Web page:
Growing up, as I've mentioned previously, I was modern: I went to public school, wore pants, and spoke to guys. Not that I wasn't frum, mind you. I just wasn't *extremely* frum.
Over Pesach I was at a friend's house when a mutual friend showed up with her kids for some playtime. The said mutual friend was sporting sneakers, ankle socks, and zeh hu. Did that even remotely register with me? Only for me to think that I appreciated her dress code.
I'll save two other tznius stories from Pesach for a separate post, but suffice it to say that I loathe the Brooklyn attitude that if you aren't frum within the narrow confines of what is Yeshivish Brooklyn frumkeit, you're doing something *wrong*. That's a tad sanctimonious, no? Why must everyone fall within a tiny little box? And why is ultra-Yeshivish the only form of yiddishkeit deemed acceptable?
In fact, since I saw Ms. Ankle Socks sporting her bare legs, I must admit the temptation to follow suit. If everyone finds my dress code questionable (COLOUR? ANTI-SACK-OF-POTATOES? HORROR!!!), despite my wardrobe being 100% kosher al pi halacha, I do have a hankering to push the envelope. I'm not going to dress Bais Yaacov-y ever, so everyone else can just start looking the other way, as far as I'm concerned. Ban the "bump", I say. Heck, ban the snood outside the house, while you're at it...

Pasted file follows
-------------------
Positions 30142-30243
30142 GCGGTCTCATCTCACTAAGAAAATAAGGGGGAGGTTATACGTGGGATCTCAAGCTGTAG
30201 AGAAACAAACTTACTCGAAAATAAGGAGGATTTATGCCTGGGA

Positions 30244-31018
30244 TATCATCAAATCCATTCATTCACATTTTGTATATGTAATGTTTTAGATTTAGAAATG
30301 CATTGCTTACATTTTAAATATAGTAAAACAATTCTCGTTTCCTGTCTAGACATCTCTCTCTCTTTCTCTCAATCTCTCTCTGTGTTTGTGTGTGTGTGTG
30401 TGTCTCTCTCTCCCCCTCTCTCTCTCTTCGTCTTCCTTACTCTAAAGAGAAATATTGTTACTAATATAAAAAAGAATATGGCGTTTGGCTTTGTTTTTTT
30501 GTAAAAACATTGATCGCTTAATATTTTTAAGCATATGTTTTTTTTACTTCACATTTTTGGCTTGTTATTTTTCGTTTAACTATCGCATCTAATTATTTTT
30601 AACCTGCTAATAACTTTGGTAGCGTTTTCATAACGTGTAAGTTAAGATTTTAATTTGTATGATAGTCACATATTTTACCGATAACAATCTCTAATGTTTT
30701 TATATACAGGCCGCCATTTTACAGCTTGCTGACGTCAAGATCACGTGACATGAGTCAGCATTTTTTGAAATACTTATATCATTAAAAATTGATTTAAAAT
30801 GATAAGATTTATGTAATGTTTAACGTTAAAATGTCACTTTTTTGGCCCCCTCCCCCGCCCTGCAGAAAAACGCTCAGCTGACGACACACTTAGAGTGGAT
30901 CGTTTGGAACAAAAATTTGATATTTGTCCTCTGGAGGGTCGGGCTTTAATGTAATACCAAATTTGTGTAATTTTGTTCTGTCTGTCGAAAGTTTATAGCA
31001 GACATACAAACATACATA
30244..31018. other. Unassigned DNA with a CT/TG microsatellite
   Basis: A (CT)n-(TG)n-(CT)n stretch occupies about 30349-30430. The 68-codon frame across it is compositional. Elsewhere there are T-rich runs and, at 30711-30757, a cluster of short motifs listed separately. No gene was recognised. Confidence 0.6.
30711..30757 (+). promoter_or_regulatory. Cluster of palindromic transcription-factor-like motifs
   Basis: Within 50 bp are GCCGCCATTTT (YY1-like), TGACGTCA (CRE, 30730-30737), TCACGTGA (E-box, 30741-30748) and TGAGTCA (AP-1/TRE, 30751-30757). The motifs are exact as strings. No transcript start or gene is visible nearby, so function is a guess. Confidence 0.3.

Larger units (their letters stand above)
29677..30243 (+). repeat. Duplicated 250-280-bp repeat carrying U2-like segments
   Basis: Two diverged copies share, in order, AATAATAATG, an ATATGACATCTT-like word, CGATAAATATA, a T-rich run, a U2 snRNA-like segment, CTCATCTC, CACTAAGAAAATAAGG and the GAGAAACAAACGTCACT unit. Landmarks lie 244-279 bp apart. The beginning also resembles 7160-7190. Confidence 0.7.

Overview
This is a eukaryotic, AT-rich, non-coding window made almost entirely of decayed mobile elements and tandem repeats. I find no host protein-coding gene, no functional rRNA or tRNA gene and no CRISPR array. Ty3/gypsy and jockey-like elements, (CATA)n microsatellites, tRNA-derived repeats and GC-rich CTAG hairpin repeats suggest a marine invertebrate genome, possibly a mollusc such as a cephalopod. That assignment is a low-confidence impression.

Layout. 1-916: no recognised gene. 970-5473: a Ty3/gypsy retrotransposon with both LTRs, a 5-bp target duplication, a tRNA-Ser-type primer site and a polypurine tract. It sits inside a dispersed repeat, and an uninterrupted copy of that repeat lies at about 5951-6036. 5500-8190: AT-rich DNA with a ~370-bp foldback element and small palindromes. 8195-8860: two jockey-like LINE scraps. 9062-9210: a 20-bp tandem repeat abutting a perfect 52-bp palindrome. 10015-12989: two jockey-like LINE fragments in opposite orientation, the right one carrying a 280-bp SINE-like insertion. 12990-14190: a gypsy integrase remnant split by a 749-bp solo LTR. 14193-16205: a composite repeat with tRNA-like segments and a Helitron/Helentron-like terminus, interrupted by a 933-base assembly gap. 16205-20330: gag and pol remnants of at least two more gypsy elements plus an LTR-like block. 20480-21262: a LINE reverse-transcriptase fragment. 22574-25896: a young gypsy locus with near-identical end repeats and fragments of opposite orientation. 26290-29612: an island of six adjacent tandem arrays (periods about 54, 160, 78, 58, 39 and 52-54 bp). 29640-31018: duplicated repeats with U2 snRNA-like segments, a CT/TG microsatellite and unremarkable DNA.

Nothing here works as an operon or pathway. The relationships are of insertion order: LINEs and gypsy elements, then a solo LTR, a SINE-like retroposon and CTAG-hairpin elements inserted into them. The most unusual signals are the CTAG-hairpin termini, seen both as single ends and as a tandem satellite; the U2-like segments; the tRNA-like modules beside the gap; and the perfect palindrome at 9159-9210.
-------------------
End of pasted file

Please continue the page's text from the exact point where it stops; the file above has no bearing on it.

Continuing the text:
So I'm requesting comments from you all about what you feel the minimum standard of tznius is. How much of the knee must be covered sitting/standing? How much to/past the elbow must the sleeve go? How much hair must be covered after marriage? And, perhaps my personal favourite, where do you hold on the stocking/tights issue? In short, what could a woman be wearing before you start tsk-tsking (not that you should, of course)?
Fire away, people!